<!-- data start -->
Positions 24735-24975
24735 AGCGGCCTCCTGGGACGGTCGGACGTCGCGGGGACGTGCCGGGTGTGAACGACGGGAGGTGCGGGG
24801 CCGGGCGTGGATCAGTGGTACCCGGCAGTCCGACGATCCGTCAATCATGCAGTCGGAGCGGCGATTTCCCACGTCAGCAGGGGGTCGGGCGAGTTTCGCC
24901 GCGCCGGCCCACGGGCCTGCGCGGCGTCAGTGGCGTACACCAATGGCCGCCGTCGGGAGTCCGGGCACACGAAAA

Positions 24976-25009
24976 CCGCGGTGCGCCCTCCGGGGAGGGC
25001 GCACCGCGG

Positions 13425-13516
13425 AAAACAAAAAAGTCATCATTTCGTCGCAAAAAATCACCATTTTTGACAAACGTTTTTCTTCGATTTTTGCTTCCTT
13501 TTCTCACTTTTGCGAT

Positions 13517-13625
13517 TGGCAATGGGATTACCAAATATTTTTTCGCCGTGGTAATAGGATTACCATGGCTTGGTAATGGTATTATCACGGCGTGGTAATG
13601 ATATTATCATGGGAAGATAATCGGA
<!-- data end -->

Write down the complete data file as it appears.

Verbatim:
Positions 24735-24975
24735 AGCGGCCTCCTGGGACGGTCGGACGTCGCGGGGACGTGCCGGGTGTGAACGACGGGAGGTGCGGGG
24801 CCGGGCGTGGATCAGTGGTACCCGGCAGTCCGACGATCCGTCAATCATGCAGTCGGAGCGGCGATTTCCCACGTCAGCAGGGGGTCGGGCGAGTTTCGCC
24901 GCGCCGGCCCACGGGCCTGCGCGGCGTCAGTGGCGTACACCAATGGCCGCCGTCGGGAGTCCGGGCACACGAAAA

Positions 24976-25009
24976 CCGCGGTGCGCCCTCCGGGGAGGGC
25001 GCACCGCGG

Positions 13425-13516
13425 AAAACAAAAAAGTCATCATTTCGTCGCAAAAAATCACCATTTTTGACAAACGTTTTTCTTCGATTTTTGCTTCCTT
13501 TTCTCACTTTTGCGAT

Positions 13517-13625
13517 TGGCAATGGGATTACCAAATATTTTTTCGCCGTGGTAATAGGATTACCATGGCTTGGTAATGGTATTATCACGGCGTGGTAATG
13601 ATATTATCATGGGAAGATAATCGGA